e. Embarrassing photos posted on places like Facebook without permission.

The cost:
1. Feelings of isolation, rejection, exclusion
2. Low self-esteem
3. Poor academic achievement
4. Depression and anxiety
5. Can contribute to suicidal behavior
6. 60% of young people who had been bullied in an Associated Press survey in 2009 reported self-destructive behaviors including: smoking cigarettes, drinking alcohol, using illegal drugs or shoplifting.
7. Some bullied children feel the urge to retaliate through extreme violent measures. (in 12 of the 15 school shooting cases in the 90’s the shooters had a history of being bullied)

What can we do?
There is a lot we can do. See the movie Bully and read the companion book. The movie released in April, 2012 is a documentary that began in 2009 after much research by Director Lee Hirsch and Producer Cynthia Lowen. Start the conversation in parent groups and at school. The book and the movie have many stories and examples of how parents, children, schools and communities are joining forces and working together.
At the end of the book are list after list of resources available so you can join in ending bullying. Like each child, each community and school, solutions will be different, too. However many have cleared a path that you can join and bring to your community. Here are a few:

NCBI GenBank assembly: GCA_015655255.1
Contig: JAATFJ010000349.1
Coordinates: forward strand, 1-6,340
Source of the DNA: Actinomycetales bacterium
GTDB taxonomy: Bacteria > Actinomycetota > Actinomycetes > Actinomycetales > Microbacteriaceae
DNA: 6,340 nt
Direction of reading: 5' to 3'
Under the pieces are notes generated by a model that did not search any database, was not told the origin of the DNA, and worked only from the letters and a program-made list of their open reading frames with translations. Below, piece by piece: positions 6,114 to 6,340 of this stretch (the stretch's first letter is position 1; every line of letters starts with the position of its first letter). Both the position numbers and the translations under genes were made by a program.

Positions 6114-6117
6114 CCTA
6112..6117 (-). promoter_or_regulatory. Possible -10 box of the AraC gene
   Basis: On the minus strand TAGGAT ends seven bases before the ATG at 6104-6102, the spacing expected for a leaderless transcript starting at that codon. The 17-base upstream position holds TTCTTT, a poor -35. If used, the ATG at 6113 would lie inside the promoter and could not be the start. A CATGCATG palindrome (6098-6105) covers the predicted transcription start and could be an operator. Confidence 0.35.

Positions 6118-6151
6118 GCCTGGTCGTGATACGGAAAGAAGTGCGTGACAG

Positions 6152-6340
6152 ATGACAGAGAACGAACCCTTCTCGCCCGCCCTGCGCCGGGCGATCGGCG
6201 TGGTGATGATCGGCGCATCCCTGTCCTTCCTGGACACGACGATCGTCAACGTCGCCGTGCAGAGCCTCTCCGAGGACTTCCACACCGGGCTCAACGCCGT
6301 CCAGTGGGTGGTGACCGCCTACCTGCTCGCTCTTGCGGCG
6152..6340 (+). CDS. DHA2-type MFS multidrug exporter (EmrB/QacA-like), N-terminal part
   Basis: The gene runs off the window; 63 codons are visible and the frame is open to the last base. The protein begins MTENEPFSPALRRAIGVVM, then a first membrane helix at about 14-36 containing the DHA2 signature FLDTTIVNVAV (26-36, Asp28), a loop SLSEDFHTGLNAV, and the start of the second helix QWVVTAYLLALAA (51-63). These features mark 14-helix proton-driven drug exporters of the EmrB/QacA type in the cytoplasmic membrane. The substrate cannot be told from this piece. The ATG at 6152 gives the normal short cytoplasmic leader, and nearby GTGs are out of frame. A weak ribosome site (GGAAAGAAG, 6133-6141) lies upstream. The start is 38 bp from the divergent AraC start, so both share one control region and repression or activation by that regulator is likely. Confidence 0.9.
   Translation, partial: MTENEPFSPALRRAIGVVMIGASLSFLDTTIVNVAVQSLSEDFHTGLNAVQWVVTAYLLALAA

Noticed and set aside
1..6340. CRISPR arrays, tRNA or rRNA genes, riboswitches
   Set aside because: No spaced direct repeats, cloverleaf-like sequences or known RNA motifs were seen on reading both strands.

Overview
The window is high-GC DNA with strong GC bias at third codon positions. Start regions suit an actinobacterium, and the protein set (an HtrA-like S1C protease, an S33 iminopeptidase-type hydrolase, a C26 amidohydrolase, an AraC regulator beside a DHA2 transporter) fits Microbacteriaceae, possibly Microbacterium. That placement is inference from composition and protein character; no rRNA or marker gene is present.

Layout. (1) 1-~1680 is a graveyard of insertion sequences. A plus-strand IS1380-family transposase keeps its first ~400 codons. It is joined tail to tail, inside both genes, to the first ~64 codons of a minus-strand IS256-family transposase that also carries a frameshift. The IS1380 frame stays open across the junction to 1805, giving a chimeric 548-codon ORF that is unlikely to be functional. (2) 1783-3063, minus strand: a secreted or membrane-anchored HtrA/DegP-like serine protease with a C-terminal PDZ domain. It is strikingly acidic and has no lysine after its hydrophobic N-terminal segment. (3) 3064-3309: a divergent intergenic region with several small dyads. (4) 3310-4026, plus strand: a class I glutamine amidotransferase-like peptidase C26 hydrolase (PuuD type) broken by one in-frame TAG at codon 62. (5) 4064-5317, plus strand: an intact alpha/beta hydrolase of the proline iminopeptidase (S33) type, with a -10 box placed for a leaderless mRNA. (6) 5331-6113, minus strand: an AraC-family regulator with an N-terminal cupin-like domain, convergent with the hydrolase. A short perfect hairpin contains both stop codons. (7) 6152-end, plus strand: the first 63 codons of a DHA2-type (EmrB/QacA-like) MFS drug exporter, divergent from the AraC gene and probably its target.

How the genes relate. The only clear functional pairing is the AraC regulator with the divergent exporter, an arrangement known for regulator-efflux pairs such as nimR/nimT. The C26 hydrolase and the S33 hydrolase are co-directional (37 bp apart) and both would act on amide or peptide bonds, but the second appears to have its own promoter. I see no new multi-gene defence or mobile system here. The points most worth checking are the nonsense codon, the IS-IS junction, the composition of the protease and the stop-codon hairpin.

1. http://action.thebullyproject.com/million dedicated to getting one million kids to see the movie Bully.
2. http://standforthesilent.org a program designed to bring empathetic bullying awareness to schools.
3. http://Stopbullying.gov website dedicated to defining the different types of bullying and the right way to respond to them.
4. http://stopcyberbullying.org provided definitions, strategies, and legal considerations relating to cyberbullying. Has a downloadable game to help stop cyberbulling.
5. http://uft.org/campaigns/be-brave-against-bullying The United Federation of Teachers campaign to combat bullying in schools. BRAVE stands for Building Respect, Acceptance and Voice through Education. Their goal is to provide educators with tools, knowledge and support to be proactive in confronting and stopping bullying.
6. http://ncld.org The National Center for Learning Disabilities site to provide information, activities, articles and more for children and teens with learning disorders and their parents.
7. http://americalearns.net/cyberbullying America Learns collaborated with Vanessa Van Petten of Radical Parenting to develop the Cyberbullying Toolkit for Tutors and Mentor.

We have no excuse for allowing bullying to continue or take another child’s life.
Alex in the movie said, “Let our generation be the one to end bullying.”

I’d like to add that we need to be the generation that puts an end to violence as a way to solve our problems, as a way to have relationships, as a way to run our world. Children can’t do this alone. They may be showing us the way we need to go; however, they will need the love, support, and actions of all of us working together toward this goal. Will you be the frog that jumps off the lily pad or will you be the frog that thinks about it and does nothing?

This article was originally published at . Reprinted with permission from the author.